Bathtimesoaker Thu 17-Oct-13 18:05:05

This has got me quite worked up for some reason. Pregnancy and Maternity is a protected characteristic and actually the House of Commons has a duty to provide reasonable adjustments which it hasn't. As for a hierarchy then Jo Swinson is a Minister so surely some backbencher should and could offer her a seat.
In the situation where a man using a stick and a pregnant woman both needed or wanted to use a seat then surely two people who defined themselves as able bodied and able to stand should offer them both a seat?

Finally the aide has twisted the situation. To say she can't stand because she is pregnant is completely the wrong way of looking at it, they should have said that offering a seat to a pregnant woman is not sexist. I'm disappointed that an aide, who would have had to get their comments clearered before releasing them, could get it so wrong when representing equalities. Equality isn't about treating people the same, it's about recognising barriers and giving people the opportunities to reach the same goals.

NotYoMomma Thu 17-Oct-13 18:15:50

im 8.5 months pregnant and desperate for a seat today and no one offered. I was just about to ask when someone left anyway.

I was in so much pain. yes its not a disability or illness but fooking hell it can be very heavy, very painful and very tiring carrying about a baby!

people are so ignorant

TEErickOrTEEreat Thu 17-Oct-13 18:35:45

" Equality isn't about treating people the same, it's about recognising barriers and giving people the opportunities to reach the same goals."

Then this has nothing to do with equality. What goal has she missed by not being given a seat?

GatoradeMeBitch Thu 17-Oct-13 19:14:19

Pregnancy can't be an equality issue, not until men are becoming pregnant.

And it's not an equality issue anyway. I'm female and I would always offer my seat to a pregnant women. I still remember vomiting on the shoulder of a commuter while standing on the bus to work when I was pregnant. It's about decent manners, not which set of genitals you have.

ohmymimi Thu 17-Oct-13 19:19:15

This a Daily Vile non-story. If the Vile didn't come up with non-stories it would have to report some actual news - as if.

MetellaEstMater Thu 17-Oct-13 19:55:44

I agree that this is about respect. Even if she was late somebody should have at least offered up their seat, hierarchy or not. If this had happened it would have been a quick exchange probably unnoticed.

MetellaEstMater Thu 17-Oct-13 19:59:55

Just seen that Jo Swinson has this evening tweeted:

'@joswinson: About to get on the tube - seat offers welcome & definitely not sexist grin)
But I was happier standing at pmqs yesterday'

sunshinesue Thu 17-Oct-13 20:13:40

Ffs, I'm sure she was more than capable of asking for a seat if she wanted one. Perhaps someone did offer and she refused.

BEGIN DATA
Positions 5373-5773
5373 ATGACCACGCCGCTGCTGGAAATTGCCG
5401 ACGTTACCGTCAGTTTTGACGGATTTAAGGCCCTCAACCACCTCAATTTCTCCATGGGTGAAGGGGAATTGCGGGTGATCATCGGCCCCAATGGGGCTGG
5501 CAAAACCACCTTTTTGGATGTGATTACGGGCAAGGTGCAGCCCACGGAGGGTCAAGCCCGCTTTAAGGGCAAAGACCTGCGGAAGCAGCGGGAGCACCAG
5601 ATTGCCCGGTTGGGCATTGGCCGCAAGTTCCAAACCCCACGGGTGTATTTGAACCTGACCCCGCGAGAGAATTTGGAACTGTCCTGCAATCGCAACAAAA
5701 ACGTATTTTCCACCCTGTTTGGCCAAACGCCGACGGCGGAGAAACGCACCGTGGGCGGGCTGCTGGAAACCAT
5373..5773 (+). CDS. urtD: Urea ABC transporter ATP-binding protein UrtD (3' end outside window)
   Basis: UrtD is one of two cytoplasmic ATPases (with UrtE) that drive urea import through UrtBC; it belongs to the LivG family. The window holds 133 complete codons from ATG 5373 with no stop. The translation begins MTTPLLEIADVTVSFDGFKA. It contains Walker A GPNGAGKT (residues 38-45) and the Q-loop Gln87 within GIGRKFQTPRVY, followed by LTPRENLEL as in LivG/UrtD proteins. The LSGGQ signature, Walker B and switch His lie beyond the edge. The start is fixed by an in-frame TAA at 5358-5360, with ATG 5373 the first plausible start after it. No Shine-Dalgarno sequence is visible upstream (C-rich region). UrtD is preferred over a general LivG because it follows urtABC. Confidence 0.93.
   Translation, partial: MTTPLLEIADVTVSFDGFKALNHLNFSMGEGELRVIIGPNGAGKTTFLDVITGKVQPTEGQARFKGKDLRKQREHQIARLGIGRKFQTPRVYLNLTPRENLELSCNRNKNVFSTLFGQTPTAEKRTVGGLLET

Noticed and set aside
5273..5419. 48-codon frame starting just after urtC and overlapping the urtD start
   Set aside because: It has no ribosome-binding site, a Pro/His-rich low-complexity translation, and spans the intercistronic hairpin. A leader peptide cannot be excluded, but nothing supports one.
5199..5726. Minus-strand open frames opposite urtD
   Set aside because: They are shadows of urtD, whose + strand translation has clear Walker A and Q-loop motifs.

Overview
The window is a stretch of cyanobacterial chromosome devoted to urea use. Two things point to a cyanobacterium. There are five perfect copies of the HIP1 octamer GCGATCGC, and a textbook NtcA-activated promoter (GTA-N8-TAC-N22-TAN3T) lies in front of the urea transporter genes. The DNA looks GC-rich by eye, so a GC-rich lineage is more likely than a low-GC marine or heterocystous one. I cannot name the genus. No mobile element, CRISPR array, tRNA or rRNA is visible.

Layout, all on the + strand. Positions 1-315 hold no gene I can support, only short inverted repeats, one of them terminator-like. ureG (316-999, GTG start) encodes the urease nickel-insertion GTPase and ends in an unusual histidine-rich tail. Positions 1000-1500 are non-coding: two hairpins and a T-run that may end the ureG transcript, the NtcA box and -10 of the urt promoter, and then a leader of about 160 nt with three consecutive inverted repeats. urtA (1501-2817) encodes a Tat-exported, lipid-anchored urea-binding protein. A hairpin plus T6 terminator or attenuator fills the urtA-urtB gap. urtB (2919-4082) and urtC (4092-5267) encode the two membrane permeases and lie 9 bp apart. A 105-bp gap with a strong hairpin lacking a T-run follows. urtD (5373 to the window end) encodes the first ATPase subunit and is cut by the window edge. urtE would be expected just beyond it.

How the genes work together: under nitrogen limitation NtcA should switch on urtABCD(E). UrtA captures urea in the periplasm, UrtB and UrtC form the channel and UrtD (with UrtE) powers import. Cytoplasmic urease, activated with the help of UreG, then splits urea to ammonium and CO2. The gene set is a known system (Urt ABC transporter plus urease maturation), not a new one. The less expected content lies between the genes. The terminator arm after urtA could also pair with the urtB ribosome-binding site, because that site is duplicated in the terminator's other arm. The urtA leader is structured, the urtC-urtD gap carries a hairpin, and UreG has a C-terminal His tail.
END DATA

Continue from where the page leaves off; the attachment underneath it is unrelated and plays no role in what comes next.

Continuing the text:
MidniteScribbler Thu 17-Oct-13 21:27:40

She's a grown adult, and a member of parliament (who never have a problem speaking up when they want to) and capable of asking for a seat. She has said herself that she arrived late, had to leave early, and was standing talking to a colleague. She was standing behind the chairs so most wouldn't have even seen her arrive. The woman didn't want a seat. Why do other members of the public now get to decide she was horribly discriminated against because the whole chamber didn't jump to their feet when she appeared?

HopeS01 Thu 17-Oct-13 22:12:44

I've ALWAYS offered my seat to pregnant women, and being 6 months pregnant myself I ALWAYS expect to be offered a seat (if I'm not offered, I ask!) .. I feel genuine contempt towards people who ignore me on the tube and happily sit while I stand.

AveryJessup Thu 17-Oct-13 22:15:59

It depends. Was she offered a seat and refused it? Or was she standing there looking tired while other people sat and everyone ignored her? Every pregnancy is different so, yes, it is patronizing to assume that all third-trimester women need to be ushered into seats but the offer of a seat should be there even if the woman doesn't want it.

For me, at 7 months pg, for example, I felt more comfortable walking and standing sometimes than I did sitting down for long periods when I would get horrible pelvic pain. It varies for everyone but it's polite to offer.

The DM is highlighting this as part of their century-long campaign to emphasize the unsuitability of women for the workplace though so that makes me skeptical of the details... hmm

HootyMcOwlface Fri 18-Oct-13 08:03:13

When I was heavily pregnant (and OK, I only made it to 36 weeks), sometimes it was better for me to stand up because of my backache. Lots of people would offer me their seats and I kept saying thank you, but standing is more comfortable. Its nice to have the offer though.

It would be sexist to assume that BECAUSE she is pregnant she is UNABLE to stand. It's perfectly polite and not sexist to offer her a seat. In the same way a female pregnant or non pregnant MP might offer a seat to a male MP who was standing and looking unwell or tired or aged.

I saw a picture of Ms Swinson yesterday and she was striding along wearing v nice heels. It's her first child I believe and so tbh I bet her ligaments aren't as knackered as they get with your second, third, fourth etc pregnancy. If she feels very well and able to to stand then there's no reason for her to ask for a seat.

MistressIggi Fri 18-Oct-13 08:12:20

If it is sexist to offer your seat to a pregnant woman, it must also be ageist to offer your seat to an elderly person."The idea that because she is 70 she has lost the ability to stand on her two feet or fend for herself is ludicrous" etc.

DavesDadsDogDiedDiabolically Fri 18-Oct-13 08:33:56

Has anyone thought that she might have wanted to stand up? She may have been sat in her office all morning & just wanted to give her arse a rest - like the rest of us do.

As said above, she's more than capable of making sure she gets a seat - maybe people had offered before the cameras rolled?

Half of the "problems" in this bloody country are because people take it on themselves to get outraged on behalf of other people rather than assuming those people are quite competent & can decide what does & does not upset/offend/oppress them.....

notundermyfoof Fri 18-Oct-13 08:41:05